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Anti-immigrant judge blocks expansion of Deferred Action

By Masao Suzuki |
February 21, 2015
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San José, CA - On Feb. 16, Federal District Judge Andrew Hanen placed an injunction on President Obama’s expansion of the Deferred Action program. While the Obama administration said that it would appeal the injunction, Hanen’s decision stopped the expansion of the Deferred Action for Childhood Arrivals (DACA), which was set to start on Wednesday, Feb. 18. The injunction may even delay the start of the Deferred Action for Parents of Americans (DAPA) which was supposed to begin in mid-May.

The expansion of Deferred Action would have shielded up to 5 million undocumented people who had been in the U.S. for more than five years and who were parents of U.S. citizen or legal resident children. Obama announced this program in November of 2014 after the Republican-led House of Representatives failed to act on immigration reform. In 2012 he signed DACA, Deferred Action for undocumented immigrants who were brought to the U.S. as children. About 85% of undocumented people and those who would benefit from the Deferred Action expansion are Mexican and Central American, and this would have been a step forward in their struggle for equality.

The lawsuit against the Deferred Action expansion was filed by Republican governor of Texas. Judge Hanen is an anti-immigrant federal judge nominated by President George W. Bush. In a previous decision he had blasted the government for not arresting and deporting a undocumented mother who had brought her child to U.S. to reunite her family.

The injunction stopping the DACA expansion and DAPA is at best a stretch, according to many legal experts. The federal government has authority over immigration, not the states, and in the past the federal government has successfully blocked state-level anti-immigrant laws such as Arizona’s SB1070 and California’s Proposition 187.

Judge Hansen claimed that Obama had violated the law calling for public comments on new government regulations. But the Deferred Action program is not a new regulation; there is no requirement that any businesses or individuals have to follow. Further, the legal standing of the states, that is, their ability to sue based on damages that they suffered is questionable as they claimed that the DAPA would increase undocumented immigration, putting burdens on the states for education, health care, etc. But this is speculation about the future, not actual damage.

The weak legal foundation for blocking the Deferred Action shows the political nature of the courts. For all the claims of impartiality and use of legal presidencies, the fact is that the courts are fundamentally political.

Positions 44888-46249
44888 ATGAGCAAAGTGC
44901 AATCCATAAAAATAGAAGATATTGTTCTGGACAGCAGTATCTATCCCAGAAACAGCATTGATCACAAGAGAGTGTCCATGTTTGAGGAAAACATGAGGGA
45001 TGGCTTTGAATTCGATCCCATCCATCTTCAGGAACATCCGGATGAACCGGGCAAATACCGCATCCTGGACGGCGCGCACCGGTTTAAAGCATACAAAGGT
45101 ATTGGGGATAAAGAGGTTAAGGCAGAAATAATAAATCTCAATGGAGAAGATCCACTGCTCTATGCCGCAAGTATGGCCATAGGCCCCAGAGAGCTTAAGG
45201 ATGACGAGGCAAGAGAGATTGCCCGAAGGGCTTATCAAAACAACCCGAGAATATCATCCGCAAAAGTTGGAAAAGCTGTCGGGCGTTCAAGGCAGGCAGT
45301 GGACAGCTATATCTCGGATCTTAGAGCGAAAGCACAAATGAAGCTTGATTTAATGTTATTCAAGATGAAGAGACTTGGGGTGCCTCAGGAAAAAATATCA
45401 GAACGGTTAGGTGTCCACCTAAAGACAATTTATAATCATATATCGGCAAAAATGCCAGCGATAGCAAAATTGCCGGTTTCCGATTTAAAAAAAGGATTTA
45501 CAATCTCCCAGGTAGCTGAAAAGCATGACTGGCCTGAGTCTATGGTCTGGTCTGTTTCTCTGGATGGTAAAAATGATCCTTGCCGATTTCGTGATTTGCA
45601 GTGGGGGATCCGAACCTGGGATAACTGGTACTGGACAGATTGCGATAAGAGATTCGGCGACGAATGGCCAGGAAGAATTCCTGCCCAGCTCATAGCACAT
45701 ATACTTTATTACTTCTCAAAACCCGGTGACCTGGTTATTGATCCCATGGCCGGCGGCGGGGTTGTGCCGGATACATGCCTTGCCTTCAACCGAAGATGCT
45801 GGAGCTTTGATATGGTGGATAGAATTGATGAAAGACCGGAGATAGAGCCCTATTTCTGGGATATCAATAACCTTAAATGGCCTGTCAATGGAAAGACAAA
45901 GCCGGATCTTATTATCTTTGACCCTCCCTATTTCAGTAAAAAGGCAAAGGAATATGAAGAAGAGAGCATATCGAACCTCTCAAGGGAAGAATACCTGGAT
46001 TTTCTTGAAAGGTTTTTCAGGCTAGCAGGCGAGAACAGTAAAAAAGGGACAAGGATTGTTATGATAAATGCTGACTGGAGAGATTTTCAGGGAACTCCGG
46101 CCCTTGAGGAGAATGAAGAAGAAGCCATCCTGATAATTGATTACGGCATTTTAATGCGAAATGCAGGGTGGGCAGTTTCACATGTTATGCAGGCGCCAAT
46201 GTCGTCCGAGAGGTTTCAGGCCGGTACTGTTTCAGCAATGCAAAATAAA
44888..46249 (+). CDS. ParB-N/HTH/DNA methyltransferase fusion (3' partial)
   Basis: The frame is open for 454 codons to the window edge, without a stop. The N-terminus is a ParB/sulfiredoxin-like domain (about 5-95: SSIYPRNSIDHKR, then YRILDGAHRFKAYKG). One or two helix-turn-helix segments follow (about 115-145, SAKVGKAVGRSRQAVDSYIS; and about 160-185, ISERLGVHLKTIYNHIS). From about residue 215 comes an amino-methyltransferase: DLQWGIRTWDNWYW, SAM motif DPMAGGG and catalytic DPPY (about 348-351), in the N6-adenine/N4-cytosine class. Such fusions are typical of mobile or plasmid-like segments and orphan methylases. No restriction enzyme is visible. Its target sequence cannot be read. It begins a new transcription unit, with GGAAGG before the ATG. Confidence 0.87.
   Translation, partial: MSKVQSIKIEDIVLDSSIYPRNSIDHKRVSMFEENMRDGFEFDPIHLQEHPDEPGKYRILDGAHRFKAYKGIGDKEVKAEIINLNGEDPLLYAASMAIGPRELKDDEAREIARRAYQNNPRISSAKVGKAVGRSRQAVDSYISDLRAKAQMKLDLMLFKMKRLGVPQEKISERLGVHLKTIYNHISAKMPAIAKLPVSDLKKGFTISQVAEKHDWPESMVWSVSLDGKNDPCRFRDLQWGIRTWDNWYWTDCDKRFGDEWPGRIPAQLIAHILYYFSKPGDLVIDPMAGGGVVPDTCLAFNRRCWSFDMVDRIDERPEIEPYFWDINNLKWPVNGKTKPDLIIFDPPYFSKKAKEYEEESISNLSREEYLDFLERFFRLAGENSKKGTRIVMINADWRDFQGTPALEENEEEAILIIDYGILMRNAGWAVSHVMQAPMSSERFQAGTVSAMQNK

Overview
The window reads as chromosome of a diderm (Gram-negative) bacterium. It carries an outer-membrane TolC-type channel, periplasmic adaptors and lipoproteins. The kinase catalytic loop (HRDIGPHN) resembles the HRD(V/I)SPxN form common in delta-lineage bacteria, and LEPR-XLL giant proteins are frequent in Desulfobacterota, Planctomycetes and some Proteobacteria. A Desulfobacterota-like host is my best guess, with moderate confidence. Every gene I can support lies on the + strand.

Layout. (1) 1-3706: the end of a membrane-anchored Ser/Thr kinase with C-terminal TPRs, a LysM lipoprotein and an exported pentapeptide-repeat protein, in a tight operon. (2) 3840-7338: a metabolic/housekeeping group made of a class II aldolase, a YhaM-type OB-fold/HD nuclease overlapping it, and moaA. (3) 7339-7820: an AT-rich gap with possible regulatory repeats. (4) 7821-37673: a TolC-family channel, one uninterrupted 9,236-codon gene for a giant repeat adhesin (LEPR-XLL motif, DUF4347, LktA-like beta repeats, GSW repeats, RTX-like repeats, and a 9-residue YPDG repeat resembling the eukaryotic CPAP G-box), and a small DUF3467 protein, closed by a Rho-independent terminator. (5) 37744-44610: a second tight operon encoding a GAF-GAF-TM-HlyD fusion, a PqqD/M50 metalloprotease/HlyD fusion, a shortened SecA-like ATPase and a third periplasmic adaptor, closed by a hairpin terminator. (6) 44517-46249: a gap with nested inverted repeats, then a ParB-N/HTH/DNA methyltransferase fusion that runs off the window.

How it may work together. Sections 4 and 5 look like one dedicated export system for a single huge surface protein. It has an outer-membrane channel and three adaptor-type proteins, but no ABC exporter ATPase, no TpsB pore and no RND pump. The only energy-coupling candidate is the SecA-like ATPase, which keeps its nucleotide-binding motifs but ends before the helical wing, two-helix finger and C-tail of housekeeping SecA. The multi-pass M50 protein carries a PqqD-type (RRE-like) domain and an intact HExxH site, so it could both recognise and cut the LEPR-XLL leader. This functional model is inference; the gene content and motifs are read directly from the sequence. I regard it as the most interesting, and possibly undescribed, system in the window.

The delay of the Deferred Action expansion was welcomed by Republicans of all stripes, including so-called moderates like former Florida governor and presidential candidate Jeb Bush. This shows once again the anti-immigrant nature of Republican Party, despite all their talk of reaching out to “Hispanics.” The blatant nature of racism in the Republican Party, from their opposition to affirmative action, their attacks on public sector unions that disproportionately affect Black and women workers, to their anti-immigrant actions such as Arizona’s SB1070 are showing again with their attack on Deferred Action.

While the Obama administration almost certainly will appeal this decision, they seemed to be in no rush to do so. Indeed the Democrats could gain from a long, drawn-out battle if they succeed in wedding Chicano and Latino voters to the Democratic Party in the upcoming 2016 election.

For immigrant rights activists, the court delay of Deferred Action shows the importance of continuing to fight for drivers licenses, in-state tuition, and other state and local struggles for equality for the undocumented. Here in California, the long awaited implementation of drivers licenses for undocumented people has allowed thousands to get their licenses, removing the fear that every time they drive could lead to deportation.

The court action also shows the need to fight for legalization of all the undocumented. The expansion of Deferred Action, which would benefit millions of immigrants who could get a Social Security number and better jobs, would still subject to the whim of the courts and future presidents who could end the program. The DAPA would still leave about half of the undocumented as targets of the record level of deportations under the Obama administration.

Overturn the Hansen injunction and implement the DACA expansion and DAPA now!

Drivers licenses and state college tuition equity for undocumented immigrants!

Legalization for all!

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